“Yeah. That was part of it. I think I got cold feet. You know, with the engagement and everything. Suddenly it became so real. I wasn’t sure I was ready. That blond girl was my easy way out and I took it.”

“If it was so easy, how do you know it won’t happen again? I mean, if you and Deb got back together and some other hottie came on to you the way that blond did? Do you really think you could resist? I’m not so sure I could.”

“First place, Deb would never take me back after what happened. But if she did I would never do that again. Now I realize how much I love Debbie. And you have no idea how hot she is in the bedroom. I know she looks like little Debbie Homemaker but that’s part of the fun. In the kitchen she wears her little apron when she’s cooking but in the bedroom she wears only that little apron and really gets cookin’!”

Hmmm, he thought. She never put that apron on for me -- not in the kitchen or the bedroom. Maybe I should just leave this beer and go back to her place, he thought. If I stay with her a little longer she might show me what she’s really got going on. We’ve only been together a few weeks.

“Wow, Steve. Too bad you blew it. Sounds like you two had a great thing going. After what you did, you’re probably right. She’d never take you back. Chicks can be funny that way. Once you do them wrong they never forgive you. It’s always in the back of their minds that you might do it again. Even if you did get back together, you could go through a lifetime of marriage and every time you went out for a beer she’d wonder. I’m really sorry things worked out this way. Sometimes, ya don’t know what you got ‘til it’s gone.

After he got off the phone, he clugged what was left in his glass and went back to the apartment. Deb was lounging on the sofa watching TV. He wondered how long it would take ‘til she recovered from her break up and started wearing that apron.

Saturday, October 17, 2009

Mrs. Leroy Cooper

Clemmie & Leroy Cooper, (c) Charles Wells Photography 2007

It was a joy working with Leroy Cooper and becoming close friends with him as he told me his many stories. Leroy was such a special man. It should have come as no surprise, then, when I got to know his wife, Clemmie.

The first time Leroy saw Clemmie's picture he said he knew she was the one. He had probably known many women before her and had been married and divorced twice. This time, he had seen the woman who captured his heart and soul. Getting to know Clemmie these last few years, I could understand why he felt that way.

They had been married over 30 years when I met them and his face still lit up when she entered the room. When she spoke of him her eyes brightened and she consistently said, "What a sweet man." She was delighted by his smile, his demeanor and his music. And he was absolutely taken by her beauty, gentility and loving ways. If any two people were meant for each other, Leroy and Clemmie defined those terms.

Imagine being Leroy, a member of the Ray Charles band in 1977 when the band was beginning to peak. Then meeting a woman that affected him so much that he would quit the band and take a job at Disney where people didn't know who he was or anything about his musical background. To be with Clemmie, Leroy took that leap of faith and never regretted it for a single moment.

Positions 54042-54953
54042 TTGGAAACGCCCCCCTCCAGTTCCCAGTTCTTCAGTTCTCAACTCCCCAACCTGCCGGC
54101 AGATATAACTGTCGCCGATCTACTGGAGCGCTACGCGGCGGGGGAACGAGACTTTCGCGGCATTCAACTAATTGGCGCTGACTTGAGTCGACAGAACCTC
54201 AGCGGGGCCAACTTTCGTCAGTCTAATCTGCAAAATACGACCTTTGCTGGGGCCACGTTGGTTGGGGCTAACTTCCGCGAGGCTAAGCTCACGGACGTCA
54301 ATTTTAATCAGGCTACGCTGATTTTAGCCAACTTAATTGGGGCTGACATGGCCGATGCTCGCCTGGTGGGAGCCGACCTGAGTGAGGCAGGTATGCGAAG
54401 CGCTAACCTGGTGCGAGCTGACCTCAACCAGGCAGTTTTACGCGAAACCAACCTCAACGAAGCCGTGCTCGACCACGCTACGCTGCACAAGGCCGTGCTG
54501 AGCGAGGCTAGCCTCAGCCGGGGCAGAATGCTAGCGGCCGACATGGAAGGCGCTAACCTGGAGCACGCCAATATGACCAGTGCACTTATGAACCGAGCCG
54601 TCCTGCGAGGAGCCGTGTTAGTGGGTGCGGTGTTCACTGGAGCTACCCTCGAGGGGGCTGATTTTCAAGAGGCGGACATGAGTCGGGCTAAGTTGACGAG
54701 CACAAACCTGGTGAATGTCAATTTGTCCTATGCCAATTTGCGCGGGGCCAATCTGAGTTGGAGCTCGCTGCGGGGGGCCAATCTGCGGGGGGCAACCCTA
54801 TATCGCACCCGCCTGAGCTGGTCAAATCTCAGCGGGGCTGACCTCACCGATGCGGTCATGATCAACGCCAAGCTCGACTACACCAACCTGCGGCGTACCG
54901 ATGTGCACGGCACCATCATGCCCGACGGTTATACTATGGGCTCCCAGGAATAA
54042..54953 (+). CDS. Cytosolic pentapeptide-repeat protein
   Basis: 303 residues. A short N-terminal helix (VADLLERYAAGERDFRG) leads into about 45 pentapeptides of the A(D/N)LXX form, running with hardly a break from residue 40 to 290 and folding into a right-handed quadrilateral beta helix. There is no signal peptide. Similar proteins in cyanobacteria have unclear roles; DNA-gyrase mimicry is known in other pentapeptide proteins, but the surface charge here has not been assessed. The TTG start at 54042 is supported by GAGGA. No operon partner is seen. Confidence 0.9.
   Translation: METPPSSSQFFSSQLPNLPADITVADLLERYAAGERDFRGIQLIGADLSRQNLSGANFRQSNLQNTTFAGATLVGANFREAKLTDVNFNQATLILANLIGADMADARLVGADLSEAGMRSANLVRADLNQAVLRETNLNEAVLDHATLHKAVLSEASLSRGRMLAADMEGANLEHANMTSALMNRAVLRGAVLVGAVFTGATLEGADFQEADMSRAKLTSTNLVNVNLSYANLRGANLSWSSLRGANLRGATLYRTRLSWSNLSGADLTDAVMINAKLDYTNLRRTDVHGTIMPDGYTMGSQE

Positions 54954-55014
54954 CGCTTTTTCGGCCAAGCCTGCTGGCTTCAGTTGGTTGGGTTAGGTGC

Copyright © 2009 Susan Cross – All rights reserved

Friday, October 16, 2009

Daisy, Daisy - #Fridayflash

Using her key, Sarah opened the front door and entered the living room. Softball practice had been cancelled because of bad weather and her girlfriend’s mom had dropped her off. As a result, she was home earlier than expected.

Her father, Joe, must have heard her come in. The doors to all the rooms were closed out of habit since they had gotten the puppy. She was surprised that little Daisy didn’t come running as she entered the house. When Sarah didn’t see anyone in the living room she reached for the door to her father’s bedroom. Before her hand made contact the bathroom door opened and her dad stepped out.

“Don’t open that door,” her father said firmly. Sarah pulled back her hand and looked blankly at him. He had not spoken in a loud or threatening voice. He was a gentle man and his voice had always matched his demeanor.

Joe was dressed in his usual paint-covered jeans. He spent his days off painting. Not walls but portraits or landscapes. Occasionally he would attempt to paint a vase with flowers or another still-life object but his preference was to portray life with his tiny, impressionistic brushstrokes. Life represented the opposite of death and death was a subject he wanted to keep buried deeply.

Then Sarah heard Daisy whining. She looked toward the kitchen and saw that the gate was up. Daisy kept leaping but was too small to jump over. Sarah grabbed the leash off the front door knob and walked toward the kitchen.

In the instant that her back was turned, Joe slipped back into his bedroom. He emerged shortly thereafter, quickly closing the door behind him. Sarah looked at him while Daisy licked her fingers hoping to find some taste or scent that would stimulate her senses.

“What’s going on, Dad? Are you working on a new painting?” Sarah asked.

Without waiting for him to answer she said, “This gate is great. We should have gotten it sooner.”

Joe looked distracted. Then he responded to Sarah’s comment, “You’re right. I don’t know why I didn’t think of it when we first got her.” He had ignored her first question.

Sarah heard a sound coming from her father’s bedroom. The door opened. As if it were perfectly normal, Sal, the man from down the street came out. He was tall and skinny and walked more like her mother had when she was alive than her father. His hips swayed reminding her of a model on a TV commercial selling jeans. Although two years had passed, every detail of her mother’s movements still lived in Sarah’s vivid memory.